Makes them easier for law enforcement, lawyers and citizens to understand
NASHVILLE, Tenn. – The Senate Judiciary Committee approved legislation on Tuesday rewriting Tennessee’s DUI laws to make them more understandable by prosecutors, defense lawyers and citizens. Senate Bill 186 comes from Tennessee Safety and Homeland Security Commissioner Bill Gibbons who said the state’s DUI laws have received so many additions (58 pages worth) over the years that they have become very complicated and are in need of streamlining.
The current law consists of numerous sections dealing with DUI offenses, punishments and enhancements as well as ignition interlock requirements and fees, implied consent testing and related fees, open container requirements, drug and alcohol treatment. Many of these provisions are duplicative among several sections, or overlap other requirements, making it difficult for prosecutors, defense attorneys, judges and the general public to determine the consequences.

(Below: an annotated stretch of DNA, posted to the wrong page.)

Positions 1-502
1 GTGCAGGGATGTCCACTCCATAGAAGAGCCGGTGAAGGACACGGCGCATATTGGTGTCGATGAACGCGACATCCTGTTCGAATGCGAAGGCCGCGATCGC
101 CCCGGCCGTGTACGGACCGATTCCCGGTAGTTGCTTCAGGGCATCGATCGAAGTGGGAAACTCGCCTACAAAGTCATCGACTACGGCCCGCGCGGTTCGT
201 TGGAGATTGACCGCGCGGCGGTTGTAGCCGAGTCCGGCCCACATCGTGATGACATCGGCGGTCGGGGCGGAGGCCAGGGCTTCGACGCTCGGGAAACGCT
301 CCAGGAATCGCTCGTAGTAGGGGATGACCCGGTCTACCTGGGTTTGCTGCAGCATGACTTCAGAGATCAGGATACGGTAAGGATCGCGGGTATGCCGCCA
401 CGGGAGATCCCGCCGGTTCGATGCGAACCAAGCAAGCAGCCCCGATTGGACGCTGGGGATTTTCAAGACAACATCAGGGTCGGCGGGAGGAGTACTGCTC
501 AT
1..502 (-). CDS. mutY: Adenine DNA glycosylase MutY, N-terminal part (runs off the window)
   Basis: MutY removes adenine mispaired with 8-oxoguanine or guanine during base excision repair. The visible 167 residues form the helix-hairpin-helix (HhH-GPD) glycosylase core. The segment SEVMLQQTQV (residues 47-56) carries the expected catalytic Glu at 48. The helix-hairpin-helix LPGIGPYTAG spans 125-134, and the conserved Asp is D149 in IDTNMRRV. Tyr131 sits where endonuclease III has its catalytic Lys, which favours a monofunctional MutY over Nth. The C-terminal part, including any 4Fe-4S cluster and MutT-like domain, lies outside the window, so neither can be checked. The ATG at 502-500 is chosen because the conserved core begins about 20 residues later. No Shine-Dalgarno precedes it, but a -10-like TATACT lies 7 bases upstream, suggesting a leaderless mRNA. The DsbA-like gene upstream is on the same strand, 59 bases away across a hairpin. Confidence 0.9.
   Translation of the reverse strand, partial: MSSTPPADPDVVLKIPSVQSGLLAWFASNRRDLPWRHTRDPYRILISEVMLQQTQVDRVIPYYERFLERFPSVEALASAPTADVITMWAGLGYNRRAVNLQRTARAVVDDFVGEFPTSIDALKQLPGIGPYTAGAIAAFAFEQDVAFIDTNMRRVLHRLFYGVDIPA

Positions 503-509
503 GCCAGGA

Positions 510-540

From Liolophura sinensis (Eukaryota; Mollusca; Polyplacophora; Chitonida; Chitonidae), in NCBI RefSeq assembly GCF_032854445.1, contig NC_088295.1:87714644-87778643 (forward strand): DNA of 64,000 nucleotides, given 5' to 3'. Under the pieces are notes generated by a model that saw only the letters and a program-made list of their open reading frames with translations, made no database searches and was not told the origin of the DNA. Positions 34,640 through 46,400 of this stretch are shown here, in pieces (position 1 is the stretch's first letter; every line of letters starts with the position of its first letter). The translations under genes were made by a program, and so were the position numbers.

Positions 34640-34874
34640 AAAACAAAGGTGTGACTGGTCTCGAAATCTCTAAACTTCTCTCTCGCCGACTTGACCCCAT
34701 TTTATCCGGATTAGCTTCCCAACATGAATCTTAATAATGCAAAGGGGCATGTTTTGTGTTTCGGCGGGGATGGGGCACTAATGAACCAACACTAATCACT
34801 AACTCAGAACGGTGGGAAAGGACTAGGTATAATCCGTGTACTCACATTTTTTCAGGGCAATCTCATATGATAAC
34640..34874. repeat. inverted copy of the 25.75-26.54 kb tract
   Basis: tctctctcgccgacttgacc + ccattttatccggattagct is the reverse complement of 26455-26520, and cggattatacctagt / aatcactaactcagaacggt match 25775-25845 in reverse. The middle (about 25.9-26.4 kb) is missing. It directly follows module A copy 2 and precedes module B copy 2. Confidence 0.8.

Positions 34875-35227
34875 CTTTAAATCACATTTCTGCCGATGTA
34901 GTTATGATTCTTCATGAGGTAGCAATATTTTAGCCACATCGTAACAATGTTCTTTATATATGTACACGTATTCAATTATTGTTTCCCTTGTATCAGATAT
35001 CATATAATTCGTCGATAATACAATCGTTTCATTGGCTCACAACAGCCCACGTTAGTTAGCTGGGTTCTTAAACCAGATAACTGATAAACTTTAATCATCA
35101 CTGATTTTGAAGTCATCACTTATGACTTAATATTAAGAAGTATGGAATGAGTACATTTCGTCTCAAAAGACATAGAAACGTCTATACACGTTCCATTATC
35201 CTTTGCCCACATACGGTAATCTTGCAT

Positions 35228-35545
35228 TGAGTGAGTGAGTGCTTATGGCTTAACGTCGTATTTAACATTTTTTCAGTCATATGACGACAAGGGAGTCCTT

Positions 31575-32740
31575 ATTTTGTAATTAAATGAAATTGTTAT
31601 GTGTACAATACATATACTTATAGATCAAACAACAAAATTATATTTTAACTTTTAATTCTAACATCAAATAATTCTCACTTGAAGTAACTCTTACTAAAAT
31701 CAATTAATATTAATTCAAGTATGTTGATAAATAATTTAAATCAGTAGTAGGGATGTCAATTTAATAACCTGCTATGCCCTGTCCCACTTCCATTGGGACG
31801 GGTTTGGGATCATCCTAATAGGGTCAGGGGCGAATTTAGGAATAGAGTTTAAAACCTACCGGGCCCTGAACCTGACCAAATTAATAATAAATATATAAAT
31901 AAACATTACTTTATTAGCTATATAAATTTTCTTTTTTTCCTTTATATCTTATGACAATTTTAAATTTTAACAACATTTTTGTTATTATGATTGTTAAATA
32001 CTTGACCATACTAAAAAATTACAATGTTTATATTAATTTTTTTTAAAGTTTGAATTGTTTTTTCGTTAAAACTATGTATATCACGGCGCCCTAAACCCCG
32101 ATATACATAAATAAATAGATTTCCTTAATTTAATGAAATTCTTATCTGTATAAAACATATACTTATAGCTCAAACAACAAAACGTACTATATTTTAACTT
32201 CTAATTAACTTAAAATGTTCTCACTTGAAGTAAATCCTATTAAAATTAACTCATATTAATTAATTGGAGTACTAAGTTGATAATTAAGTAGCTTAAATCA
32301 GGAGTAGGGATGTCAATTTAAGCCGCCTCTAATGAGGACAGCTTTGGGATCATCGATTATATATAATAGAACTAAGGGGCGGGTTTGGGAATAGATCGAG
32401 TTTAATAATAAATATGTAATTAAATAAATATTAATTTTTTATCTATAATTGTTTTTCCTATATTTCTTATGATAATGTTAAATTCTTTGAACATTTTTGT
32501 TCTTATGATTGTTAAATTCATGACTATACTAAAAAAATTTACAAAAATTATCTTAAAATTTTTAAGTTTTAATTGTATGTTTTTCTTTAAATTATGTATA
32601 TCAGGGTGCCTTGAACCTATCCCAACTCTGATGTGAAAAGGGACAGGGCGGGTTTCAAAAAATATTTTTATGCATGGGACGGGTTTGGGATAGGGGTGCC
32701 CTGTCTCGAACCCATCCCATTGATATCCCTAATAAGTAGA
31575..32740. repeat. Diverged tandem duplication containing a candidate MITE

The reorganization consolidates these sections into a more organized law by placing DUI offenses, penalties, fines and suspension times at the beginning. That section is followed by implied consent and testing, restricted driver licenses, alcohol and drug treatment, distribution of fines and fees, vehicle seizures, underage offenses, open container and ignition interlock.